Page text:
Saturday, June 6, 2009

Express News: Ever against Spurs, Kobe doin' work

By Buck Harvey - Buck Harvey

Spike Lee aimed 30 cameras at Kobe Bryant a year ago. In the background, playing the straight man in the film, were the Spurs.

Never has casting been more appropriate.

As the last NBA Finals of this decade begin tonight, the Spurs are in the background again. Kobe has a chance to cement the Lakers as the team of this decade and, if he does, the reason should be clear to anyone who remembers 2000.

Then Kobe looked the way he will look tonight.

The Lakers will win this championship. They have flaws, as the Rockets and Nuggets revealed, but they match up well with the Magic.

The Lakers have long defenders to stretch out on the Orlando 3-point shooters, and they have two 7-footers to stretch toward Dwight Howard. Lamar Odom will be a perfect counter for Rashard Lewis, Phil Jackson has experience on Stan Van Gundy and the Finals format will help the Lakers as it helps every team with the home-court advantage.

Then there's Kobe. Having played more NBA seasons, games and minutes than Tim Duncan, Kobe will still be able to take Mickael Pietrus where he wants to take him, then elevate over him.

Kobe was a physical marvel as a teenager, and not much has changed. Whereas each of the Spurs of this decade has risen and fallen, exchanging places on the graph of their primes, Bryant's knees and ankles have held a straight line.

His bio explains why. He skipped college, after all.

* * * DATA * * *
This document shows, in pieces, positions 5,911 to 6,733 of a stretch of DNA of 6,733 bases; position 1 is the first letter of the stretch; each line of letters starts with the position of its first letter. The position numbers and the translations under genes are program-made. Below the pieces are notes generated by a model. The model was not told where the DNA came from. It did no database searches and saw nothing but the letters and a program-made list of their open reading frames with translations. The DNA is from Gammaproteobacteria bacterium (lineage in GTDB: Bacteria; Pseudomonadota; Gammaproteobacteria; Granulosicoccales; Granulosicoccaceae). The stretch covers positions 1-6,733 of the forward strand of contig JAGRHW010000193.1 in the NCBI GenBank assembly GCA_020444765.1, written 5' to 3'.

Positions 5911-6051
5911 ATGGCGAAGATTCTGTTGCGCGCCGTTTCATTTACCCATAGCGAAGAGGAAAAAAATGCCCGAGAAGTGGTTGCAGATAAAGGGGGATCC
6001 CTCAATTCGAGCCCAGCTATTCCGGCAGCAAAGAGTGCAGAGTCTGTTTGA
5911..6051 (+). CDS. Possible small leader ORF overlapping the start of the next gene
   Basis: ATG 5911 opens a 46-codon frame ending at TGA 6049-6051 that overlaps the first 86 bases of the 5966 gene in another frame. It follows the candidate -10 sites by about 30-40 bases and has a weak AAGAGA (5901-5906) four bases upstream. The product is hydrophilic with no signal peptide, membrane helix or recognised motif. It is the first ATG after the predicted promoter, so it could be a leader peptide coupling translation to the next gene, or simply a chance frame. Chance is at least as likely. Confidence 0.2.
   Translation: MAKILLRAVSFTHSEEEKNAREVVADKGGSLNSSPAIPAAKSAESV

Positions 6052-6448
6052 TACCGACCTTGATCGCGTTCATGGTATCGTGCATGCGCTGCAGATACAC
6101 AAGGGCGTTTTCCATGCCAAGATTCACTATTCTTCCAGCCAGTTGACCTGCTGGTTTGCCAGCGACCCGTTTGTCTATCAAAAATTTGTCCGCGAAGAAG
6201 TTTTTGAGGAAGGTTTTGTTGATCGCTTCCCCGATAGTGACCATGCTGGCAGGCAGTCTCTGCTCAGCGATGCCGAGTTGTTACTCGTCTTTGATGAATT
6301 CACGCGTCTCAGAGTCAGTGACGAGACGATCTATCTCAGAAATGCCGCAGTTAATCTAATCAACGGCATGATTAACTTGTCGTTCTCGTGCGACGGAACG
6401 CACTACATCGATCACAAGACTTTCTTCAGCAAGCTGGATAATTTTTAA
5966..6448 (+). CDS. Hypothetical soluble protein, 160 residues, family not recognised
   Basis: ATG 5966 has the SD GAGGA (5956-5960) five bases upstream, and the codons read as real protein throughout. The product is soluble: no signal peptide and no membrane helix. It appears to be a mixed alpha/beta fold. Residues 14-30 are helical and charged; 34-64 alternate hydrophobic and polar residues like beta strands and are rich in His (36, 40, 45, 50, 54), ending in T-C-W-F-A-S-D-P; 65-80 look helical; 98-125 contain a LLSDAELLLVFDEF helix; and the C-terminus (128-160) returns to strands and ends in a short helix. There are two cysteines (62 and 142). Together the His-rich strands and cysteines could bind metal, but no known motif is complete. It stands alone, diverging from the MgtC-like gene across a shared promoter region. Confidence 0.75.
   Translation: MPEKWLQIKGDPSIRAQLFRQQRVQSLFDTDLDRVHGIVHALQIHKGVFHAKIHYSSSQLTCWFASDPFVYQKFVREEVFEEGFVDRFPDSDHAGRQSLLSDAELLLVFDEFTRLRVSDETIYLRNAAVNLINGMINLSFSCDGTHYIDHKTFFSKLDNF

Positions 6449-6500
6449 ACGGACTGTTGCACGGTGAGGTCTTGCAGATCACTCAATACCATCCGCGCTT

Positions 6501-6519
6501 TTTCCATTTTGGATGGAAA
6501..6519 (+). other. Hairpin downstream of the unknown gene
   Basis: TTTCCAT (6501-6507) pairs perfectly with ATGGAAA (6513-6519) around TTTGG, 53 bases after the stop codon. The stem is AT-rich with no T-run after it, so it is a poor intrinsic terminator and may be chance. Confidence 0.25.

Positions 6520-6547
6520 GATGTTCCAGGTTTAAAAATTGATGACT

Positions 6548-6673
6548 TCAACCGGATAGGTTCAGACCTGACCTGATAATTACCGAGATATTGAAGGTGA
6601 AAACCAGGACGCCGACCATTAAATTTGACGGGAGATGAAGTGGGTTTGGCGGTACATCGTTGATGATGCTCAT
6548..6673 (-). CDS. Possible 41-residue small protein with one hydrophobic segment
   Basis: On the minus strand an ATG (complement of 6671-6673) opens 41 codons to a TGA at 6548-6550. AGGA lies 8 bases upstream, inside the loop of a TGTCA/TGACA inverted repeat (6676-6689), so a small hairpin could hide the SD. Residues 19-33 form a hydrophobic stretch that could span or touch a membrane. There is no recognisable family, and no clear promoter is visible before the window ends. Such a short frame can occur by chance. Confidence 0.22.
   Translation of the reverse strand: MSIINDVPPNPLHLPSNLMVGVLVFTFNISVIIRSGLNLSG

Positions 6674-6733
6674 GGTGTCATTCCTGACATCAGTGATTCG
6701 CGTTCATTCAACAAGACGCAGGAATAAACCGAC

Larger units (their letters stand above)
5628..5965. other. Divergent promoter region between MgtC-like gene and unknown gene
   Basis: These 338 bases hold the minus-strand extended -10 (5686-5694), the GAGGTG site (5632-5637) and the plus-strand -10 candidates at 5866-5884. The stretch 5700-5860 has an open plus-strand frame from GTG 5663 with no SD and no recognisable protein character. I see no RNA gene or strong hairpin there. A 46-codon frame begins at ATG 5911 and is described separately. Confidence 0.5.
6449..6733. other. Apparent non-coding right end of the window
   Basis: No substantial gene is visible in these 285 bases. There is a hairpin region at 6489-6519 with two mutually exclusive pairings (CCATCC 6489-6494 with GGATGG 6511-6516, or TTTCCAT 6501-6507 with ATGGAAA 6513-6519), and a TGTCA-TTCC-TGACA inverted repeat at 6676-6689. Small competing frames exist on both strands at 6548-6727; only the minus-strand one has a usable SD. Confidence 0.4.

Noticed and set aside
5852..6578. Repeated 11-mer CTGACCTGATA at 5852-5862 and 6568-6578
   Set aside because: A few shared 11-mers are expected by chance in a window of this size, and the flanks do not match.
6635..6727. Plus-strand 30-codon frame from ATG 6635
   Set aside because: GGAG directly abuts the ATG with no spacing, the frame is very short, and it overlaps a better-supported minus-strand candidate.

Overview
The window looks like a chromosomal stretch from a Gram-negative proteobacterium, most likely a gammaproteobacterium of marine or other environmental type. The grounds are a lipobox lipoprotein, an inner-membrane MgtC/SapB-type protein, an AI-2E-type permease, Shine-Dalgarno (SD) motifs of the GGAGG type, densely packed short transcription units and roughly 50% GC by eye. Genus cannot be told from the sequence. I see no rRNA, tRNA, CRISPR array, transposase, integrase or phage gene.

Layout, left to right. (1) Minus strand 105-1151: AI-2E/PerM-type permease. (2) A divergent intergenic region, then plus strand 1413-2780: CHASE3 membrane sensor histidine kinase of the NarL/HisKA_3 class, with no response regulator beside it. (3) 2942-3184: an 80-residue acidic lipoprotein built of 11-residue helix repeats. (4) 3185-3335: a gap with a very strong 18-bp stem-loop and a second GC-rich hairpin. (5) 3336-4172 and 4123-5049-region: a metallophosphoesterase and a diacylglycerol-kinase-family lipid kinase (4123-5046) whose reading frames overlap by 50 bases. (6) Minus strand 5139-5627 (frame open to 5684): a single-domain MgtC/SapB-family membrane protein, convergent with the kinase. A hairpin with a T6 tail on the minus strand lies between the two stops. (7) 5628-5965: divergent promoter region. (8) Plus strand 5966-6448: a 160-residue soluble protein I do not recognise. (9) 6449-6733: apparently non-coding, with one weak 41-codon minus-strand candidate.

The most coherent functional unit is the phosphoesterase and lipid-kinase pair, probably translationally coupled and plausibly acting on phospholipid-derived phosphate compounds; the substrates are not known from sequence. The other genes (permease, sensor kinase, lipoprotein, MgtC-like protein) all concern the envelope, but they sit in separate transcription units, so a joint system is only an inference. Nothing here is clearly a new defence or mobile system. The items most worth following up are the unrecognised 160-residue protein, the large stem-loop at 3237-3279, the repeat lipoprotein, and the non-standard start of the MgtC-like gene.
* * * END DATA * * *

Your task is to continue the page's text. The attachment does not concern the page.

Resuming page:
Still, he's only two years younger than Duncan, with more NBA wear. Wait a few years to see if LeBron James is able to do the same. Will his 250-pound body give in to gravity?

Kobe's body still defies gravity, but it won't hold up forever. He has put in a lot of miles for someone who will be 31 in August, and a warning of that came against Denver. Then Kobe did something no one can remember. He admitted he was fatigued.

Wednesday, in Los Angeles, he went the other way. Then he told the press, “I can play at a high level for another six years at least,” and he has reasons for wanting to. His sight is on Michael Jordan and his six rings.

But No. 4 would have significance, too, especially for his franchise. Both the Lakers and Spurs have three titles in this decade, and no other Western Conference team has even one.

Maybe that's why Lee chose a late-season Spurs-Lakers game in 2008 for “Kobe Doin' Work.” Lee had gotten the idea from a film about the French soccer star, Zinedine Zidane.

So the 30 cameras were set up, and at times Kobe acted as if he knew where each one was. At times he came across as he often does with the media — as if even he's not sure what is real and what is phony.

At times he was smart, with a deep understanding of the game. And at times he was funny. Kobe said waiting for Duncan to shoot a free throw “is like being at the longest stoplight in the world.”

The Lakers routed the Spurs that day, with Kobe sitting the entire fourth quarter. Fittingly, Manu Ginobili didn't play because of an injury.

The film limped, too, with critics panning “Kobe Doin' Work” as borin'. For once, no one blamed the Spurs.

Kobe recovered. He beat the Spurs in the Western Conference finals last season, and a year later he's back in the same place with a chance to win his fourth title this decade.

He's still jumping, still limber, still performing as if this were 2000. Only his straight man seems to get older.

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